There is an old apricot tree in nearly every old farmstead landscape in Kansas. It is one of the trees I best remember from growing up in North Central Kansas. Along the lane to the back my parent planted an apricot tree-the first thing to bloom in the spring. Apricots since then have always held interest to me.
Growing apricots in Northern Kansas and Nebraska can be a challenge, our late spring frosts and freezes often catch the early-blooming apricots. We tend to get only 1 decent fruit set in 5 years. There is little you can do about the weather patterns we have, the best way to circumvent the weather is to find a plant late-blooming cultivars. However, this is a challenge too, there are only a few that say they are late blooming. I have found some plum-apricot hybrids with plum skin and apricot flesh that may be a good try for late blooms-but they have not fruited yet in my garden.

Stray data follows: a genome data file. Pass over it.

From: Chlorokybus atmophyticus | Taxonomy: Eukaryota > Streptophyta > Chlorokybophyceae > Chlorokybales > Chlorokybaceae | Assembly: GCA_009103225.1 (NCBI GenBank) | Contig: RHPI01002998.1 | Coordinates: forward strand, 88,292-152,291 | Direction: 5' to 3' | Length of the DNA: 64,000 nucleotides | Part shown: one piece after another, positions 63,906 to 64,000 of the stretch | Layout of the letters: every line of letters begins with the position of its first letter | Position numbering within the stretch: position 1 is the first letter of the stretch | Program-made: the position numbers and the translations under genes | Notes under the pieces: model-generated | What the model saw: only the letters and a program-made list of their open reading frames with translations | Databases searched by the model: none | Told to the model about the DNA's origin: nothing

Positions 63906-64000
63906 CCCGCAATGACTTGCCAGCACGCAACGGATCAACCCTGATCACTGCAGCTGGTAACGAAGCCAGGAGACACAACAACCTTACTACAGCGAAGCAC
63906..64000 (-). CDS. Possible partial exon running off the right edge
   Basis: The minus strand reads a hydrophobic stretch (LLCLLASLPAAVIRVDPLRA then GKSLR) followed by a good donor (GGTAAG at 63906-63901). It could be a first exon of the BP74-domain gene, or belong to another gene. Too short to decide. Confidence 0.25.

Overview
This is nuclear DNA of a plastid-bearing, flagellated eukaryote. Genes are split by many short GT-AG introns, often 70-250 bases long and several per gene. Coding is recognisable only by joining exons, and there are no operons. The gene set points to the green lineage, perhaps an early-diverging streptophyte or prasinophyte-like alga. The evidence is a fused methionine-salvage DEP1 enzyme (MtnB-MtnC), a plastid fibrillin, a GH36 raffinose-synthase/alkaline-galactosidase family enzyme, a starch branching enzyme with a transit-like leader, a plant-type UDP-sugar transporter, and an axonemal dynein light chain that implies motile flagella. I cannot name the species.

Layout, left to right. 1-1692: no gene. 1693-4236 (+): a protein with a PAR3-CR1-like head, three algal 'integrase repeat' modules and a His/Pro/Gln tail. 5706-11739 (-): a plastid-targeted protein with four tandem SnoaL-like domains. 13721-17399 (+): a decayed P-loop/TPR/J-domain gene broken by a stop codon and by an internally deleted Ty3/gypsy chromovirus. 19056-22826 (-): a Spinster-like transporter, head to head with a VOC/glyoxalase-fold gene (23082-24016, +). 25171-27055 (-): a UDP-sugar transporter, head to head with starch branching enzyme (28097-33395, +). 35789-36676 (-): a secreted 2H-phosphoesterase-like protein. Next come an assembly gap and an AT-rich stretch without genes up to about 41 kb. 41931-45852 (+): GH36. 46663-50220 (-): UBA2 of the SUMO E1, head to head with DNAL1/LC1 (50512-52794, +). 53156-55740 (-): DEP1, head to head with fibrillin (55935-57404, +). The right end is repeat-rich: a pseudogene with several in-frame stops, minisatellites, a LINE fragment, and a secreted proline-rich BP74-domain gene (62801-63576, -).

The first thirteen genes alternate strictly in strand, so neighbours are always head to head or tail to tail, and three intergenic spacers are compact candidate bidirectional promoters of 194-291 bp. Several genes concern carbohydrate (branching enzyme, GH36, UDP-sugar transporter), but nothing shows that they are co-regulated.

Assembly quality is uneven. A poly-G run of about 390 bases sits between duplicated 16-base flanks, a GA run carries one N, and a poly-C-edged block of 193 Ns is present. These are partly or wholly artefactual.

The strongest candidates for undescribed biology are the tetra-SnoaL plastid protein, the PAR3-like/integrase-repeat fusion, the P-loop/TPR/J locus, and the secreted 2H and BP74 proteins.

Apricot trees grow well in Kansas and Nebraska despite not setting fruit very often. They make excellent landscape trees with interesting bark, branch structure, and fragrant blooms. Apricots usually grow 18 to 40 feet tall and wide and can be trained into shapes, espaliers, and cordons. Instead of planting a row of invasive, reseeding callery pear along your driveway, consider planting apricots. The few years that you do get fruit, you can always share with neighbors.
There is nothing like the taste of a fresh pricked apricot!